Burkina Faso: Government Urged To Drop Change To Penal Code


The Government of Burkina Faso is coming under pressure to drop a bill that proposes harsh jail sentences for media seen to “demoralize” the defence or security forces.

The bill has been adopted by parliament but is yet to receive presidential approval. It proposes a jail sentence of up to five years and fines of up to 10 million CFA franc for those found guilty of publishing information that could compromise security or inaccurate information concerning rights abuses, the destruction of property and terrorist acts.

Among those to express concern regarding the move to criminalize the dissemination of information and reporting on security concerns are the New York-based Committee to Protect Journalists (CPJ), which has called on President Roch Marc Christian Kaboré and the Constitutional Council to block its enactment. The CPJ has made the calls on the basis of letters from various media organizations in the country expressing concern over the bill.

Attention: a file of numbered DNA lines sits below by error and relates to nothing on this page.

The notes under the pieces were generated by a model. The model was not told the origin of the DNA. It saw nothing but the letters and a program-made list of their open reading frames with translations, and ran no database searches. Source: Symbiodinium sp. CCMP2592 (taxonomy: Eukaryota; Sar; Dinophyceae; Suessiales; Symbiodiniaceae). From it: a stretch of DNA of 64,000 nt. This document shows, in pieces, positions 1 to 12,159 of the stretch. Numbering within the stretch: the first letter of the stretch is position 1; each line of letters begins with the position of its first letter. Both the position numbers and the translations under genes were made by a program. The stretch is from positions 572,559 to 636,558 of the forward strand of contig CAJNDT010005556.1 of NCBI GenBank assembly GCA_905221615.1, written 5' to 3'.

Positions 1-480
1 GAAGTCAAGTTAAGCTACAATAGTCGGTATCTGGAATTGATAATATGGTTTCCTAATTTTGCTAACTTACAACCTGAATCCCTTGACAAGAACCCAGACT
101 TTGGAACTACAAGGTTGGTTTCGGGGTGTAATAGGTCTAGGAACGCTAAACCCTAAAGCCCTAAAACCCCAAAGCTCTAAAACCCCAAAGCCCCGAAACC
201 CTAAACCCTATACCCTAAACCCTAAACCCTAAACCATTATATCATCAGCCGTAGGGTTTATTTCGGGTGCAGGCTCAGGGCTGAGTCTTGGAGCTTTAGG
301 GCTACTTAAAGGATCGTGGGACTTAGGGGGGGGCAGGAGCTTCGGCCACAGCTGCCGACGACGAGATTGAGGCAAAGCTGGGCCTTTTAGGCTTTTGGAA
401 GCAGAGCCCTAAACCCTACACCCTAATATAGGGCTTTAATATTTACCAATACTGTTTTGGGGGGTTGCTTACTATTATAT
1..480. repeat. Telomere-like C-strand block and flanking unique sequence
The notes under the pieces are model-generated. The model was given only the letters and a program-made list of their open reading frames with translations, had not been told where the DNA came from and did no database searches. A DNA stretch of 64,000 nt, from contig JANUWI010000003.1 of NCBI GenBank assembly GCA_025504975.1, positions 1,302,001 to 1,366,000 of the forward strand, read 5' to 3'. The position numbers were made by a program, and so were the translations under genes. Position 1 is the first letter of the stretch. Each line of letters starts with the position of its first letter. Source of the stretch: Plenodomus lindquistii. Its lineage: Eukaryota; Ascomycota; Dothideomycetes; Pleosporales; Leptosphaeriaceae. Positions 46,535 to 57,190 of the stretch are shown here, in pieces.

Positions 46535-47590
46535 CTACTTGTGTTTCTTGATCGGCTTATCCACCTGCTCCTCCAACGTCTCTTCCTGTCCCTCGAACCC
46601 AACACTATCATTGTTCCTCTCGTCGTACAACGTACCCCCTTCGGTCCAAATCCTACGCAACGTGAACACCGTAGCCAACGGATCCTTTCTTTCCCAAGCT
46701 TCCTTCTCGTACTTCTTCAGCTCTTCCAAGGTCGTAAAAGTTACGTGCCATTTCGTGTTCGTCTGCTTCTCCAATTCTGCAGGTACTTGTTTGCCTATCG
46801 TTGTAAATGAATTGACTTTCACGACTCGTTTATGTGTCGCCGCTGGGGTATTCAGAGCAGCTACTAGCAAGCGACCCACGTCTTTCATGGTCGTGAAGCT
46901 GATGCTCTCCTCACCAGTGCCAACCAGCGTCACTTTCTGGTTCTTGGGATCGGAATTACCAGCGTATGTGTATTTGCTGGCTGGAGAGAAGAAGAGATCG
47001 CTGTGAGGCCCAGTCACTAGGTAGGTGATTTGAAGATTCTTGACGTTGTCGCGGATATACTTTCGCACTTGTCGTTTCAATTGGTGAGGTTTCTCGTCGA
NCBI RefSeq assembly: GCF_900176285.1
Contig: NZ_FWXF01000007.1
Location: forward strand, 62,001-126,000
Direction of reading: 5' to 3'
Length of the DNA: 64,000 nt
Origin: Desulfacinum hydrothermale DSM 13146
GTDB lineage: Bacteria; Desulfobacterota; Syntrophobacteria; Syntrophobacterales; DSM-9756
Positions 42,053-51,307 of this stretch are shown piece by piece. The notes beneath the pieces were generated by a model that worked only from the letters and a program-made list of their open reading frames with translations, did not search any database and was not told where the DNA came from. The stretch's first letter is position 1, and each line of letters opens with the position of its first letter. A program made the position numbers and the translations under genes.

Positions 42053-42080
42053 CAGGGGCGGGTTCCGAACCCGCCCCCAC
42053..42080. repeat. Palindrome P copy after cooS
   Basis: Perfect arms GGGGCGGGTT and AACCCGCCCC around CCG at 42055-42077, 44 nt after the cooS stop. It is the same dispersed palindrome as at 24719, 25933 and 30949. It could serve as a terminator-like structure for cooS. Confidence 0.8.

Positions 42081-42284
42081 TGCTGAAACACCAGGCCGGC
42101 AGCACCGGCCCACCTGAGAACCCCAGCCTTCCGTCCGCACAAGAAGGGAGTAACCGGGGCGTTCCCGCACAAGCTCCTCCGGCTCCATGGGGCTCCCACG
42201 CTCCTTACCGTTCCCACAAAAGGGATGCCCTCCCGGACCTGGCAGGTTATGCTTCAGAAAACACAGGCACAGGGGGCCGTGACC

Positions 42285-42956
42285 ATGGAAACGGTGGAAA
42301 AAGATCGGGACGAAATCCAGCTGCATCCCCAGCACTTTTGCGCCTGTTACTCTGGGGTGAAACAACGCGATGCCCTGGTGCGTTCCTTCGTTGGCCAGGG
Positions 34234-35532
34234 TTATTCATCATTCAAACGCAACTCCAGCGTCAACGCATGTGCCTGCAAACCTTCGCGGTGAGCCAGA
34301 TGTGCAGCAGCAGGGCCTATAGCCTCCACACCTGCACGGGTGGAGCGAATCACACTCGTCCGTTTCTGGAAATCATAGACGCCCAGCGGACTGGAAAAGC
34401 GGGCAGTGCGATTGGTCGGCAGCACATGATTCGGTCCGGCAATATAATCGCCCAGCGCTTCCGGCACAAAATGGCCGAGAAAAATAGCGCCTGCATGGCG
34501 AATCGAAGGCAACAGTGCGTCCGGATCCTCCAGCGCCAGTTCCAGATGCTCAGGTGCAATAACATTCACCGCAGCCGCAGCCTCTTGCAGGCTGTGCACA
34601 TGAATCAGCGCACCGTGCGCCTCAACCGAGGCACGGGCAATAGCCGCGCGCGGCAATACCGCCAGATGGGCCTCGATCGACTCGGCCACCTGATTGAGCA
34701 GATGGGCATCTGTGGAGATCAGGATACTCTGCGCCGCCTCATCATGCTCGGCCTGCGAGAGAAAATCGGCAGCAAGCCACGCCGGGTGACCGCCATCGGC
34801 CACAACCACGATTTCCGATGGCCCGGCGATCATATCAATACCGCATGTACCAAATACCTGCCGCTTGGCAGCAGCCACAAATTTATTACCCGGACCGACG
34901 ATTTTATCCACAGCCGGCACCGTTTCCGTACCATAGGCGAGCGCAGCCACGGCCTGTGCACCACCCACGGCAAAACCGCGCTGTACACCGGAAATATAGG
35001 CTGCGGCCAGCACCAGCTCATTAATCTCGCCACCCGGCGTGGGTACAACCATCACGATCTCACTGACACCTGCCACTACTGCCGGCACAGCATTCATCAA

CPJ’s Africa program coordinator Angela Quintal has been quoted as stating, "President Roch Marc Christian Kaboré and the Constitutional Council should reject changes to Burkina Faso's penal code that criminalize disseminating information and reporting on security concerns, and should also act to remove all threats of jail time for press offenses… Under no circumstances should journalists face imprisonment or crippling financial penalties for their work."

The law has been introduced against a backdrop of conflict between soldiers and militants. However, civil society and activists in the country have accused security forces of summary executions.